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UNESCO _ Education - Life Skills

UNESCO _ Education - Life Skills

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Published by Katerina Dimitriou
Abilities for Adaptive and Positive Behaviour that enable individuals to deal effectively with the demands and the challenges of Everyday LIfe.
Abilities for Adaptive and Positive Behaviour that enable individuals to deal effectively with the demands and the challenges of Everyday LIfe.

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Categories:Types, Research
Published by: Katerina Dimitriou on Apr 05, 2013
Copyright:Attribution Non-commercial

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11/01/2013

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UNESCO | Education - What are the “skills” referred to in this approach?http://portal.unesco.org/education/en//ev.php-URL_ID=36637&URL_DO=DO_TOPIC&URL_SECTION=201.html
[30/11/2010 5:50:07 μμ]
 
 
A FRESH APPROACH
 
GLOBAL CHALLENGES
 
 
 
 
THE FRESH FRAMEWORK
 
 
Core 1
 
Core 2
 
Core 3
 
Core 4
 
 
THEMES
 
 
 
 
 
 
 
 
PARTNERS
As children grow from infancy to adolescence and young adulthood, they need to learnmany kinds of skills. Language, reading, writing and mathematics are considered themost basic of the skills children must master. In addition, they must learn a great varietyof practical skills, like tooth brushing, how to drive a car or use public transportation,food preparation, and basic safety and survival skills. They also need to learn skillsassociated with work, income generation and money management. Last but not least,experience in the field of health education has demonstrated that children need anothergroup of skills that are now generally referred to as “
life skills
.” Although life skills have been closely linked to health related topics, life skills are notconfined to a domain or subject, but represent cross-cutting applications of knowledge,values, attitudes and skills which are important in the process of individual developmentand in lifelong learning. The World Health Organization has defined life skills as
“abilitiesfor adaptive and positive behaviour that enable individuals to deal effectively withthe demands and challenges of everyday life.”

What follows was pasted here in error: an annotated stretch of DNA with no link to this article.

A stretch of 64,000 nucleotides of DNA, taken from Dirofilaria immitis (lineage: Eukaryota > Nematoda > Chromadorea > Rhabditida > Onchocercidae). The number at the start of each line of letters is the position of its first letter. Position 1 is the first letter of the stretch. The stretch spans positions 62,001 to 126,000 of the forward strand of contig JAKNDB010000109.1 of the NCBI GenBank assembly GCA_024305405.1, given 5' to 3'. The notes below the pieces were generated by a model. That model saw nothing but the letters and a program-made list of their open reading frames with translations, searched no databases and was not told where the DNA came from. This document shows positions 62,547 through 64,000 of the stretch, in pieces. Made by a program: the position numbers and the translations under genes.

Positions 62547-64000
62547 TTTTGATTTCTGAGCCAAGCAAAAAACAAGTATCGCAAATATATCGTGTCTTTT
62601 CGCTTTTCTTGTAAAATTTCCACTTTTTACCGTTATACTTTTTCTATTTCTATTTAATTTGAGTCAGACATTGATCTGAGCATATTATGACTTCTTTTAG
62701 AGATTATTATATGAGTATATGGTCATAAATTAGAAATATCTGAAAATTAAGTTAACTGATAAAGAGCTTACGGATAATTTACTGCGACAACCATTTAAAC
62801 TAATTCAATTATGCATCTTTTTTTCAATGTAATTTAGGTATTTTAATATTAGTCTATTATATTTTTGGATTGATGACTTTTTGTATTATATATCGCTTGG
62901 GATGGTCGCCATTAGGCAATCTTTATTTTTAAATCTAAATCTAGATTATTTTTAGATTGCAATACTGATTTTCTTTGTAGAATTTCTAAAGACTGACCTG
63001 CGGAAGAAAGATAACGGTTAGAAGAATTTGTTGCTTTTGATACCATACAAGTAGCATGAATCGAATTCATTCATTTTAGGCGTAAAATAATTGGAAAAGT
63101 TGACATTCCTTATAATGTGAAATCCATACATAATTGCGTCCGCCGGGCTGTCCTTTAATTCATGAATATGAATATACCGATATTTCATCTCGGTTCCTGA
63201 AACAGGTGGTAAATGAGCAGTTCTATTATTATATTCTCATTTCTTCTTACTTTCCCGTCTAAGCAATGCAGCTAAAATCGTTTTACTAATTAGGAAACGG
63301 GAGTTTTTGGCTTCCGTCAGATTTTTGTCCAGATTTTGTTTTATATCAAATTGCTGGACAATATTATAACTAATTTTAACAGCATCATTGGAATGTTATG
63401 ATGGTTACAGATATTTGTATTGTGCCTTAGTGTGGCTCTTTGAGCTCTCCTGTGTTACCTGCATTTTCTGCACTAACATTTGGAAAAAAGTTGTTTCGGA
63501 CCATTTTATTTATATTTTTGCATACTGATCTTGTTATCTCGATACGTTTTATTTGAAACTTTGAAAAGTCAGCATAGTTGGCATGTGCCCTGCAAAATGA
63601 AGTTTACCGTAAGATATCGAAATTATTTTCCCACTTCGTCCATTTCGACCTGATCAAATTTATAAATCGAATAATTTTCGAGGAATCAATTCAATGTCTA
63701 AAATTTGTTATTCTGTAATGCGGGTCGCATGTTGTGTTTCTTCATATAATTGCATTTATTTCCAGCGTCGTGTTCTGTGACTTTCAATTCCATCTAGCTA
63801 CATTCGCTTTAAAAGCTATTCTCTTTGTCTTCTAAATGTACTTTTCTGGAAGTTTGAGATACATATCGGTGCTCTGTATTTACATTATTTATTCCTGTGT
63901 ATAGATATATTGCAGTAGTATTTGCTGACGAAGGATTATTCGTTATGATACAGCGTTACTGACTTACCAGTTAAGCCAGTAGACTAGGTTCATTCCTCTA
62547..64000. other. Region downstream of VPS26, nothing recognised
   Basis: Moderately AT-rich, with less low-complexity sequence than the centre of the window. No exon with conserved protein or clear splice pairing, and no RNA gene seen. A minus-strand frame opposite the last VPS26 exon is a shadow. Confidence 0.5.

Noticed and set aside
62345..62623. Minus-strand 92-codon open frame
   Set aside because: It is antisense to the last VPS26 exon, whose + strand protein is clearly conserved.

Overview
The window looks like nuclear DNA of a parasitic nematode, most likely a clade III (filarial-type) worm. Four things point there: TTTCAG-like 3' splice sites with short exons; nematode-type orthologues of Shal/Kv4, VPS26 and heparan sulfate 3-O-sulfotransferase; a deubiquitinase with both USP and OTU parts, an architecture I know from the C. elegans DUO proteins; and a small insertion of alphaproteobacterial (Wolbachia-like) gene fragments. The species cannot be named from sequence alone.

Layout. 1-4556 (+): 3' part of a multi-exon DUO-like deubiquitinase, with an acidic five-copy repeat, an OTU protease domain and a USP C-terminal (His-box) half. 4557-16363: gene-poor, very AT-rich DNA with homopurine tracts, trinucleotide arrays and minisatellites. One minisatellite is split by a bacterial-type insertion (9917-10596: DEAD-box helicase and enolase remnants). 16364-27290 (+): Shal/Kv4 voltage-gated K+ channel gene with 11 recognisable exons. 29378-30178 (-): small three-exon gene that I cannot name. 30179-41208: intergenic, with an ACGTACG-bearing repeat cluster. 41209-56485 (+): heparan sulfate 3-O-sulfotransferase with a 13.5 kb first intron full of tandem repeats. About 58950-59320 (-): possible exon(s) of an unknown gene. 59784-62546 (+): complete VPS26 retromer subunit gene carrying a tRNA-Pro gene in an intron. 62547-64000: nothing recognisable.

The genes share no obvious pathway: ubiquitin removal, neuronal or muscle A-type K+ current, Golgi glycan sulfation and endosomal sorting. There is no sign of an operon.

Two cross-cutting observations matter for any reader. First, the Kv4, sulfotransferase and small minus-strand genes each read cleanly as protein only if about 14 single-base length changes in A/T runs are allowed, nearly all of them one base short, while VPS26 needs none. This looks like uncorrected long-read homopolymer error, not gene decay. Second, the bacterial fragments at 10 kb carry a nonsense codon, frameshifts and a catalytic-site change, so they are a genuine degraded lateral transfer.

In particular, life skills are a group of cognitive, personal and interpersonal abilities that help people make informed decisions,solve problems, think critically and creatively, communicate effectively, build healthyrelationships, empathise with others, and cope with and manage their lives in a healthyand productive manner.The skills referred to in the skills-based approach to health education include both thepractical skills associated with specific health behaviours and life skills. A suggestedframework for skills-based programmes could therefore aim at developing competenciesin the four following areas: knowledge and critical thinking skills (learning to know),practical skills (learning to do), personal skills (learning to be) and social skills (learningto live together). The practical skills are the manual skills under learning to do, and thepsycho-social life skills are the skills under learning to know, to be and to live together. Alife skills approach to education is one that teaches an essential combination of skillsneeded in a particular and specific context, both practical and life skills.Depending on the topic, socio-cultural context, age group etc, the specific life skills neededfor an individual at a certain moment and context vary enormously, and it is therefore notpossible to draw up a definitive list of essential life skills.There are, however, some cognitive, personal and interpersonal life skills that aregenerally considered particularly important.
LEARNING TO KNOW - Cognitive abilities> Decision making/problem solving skills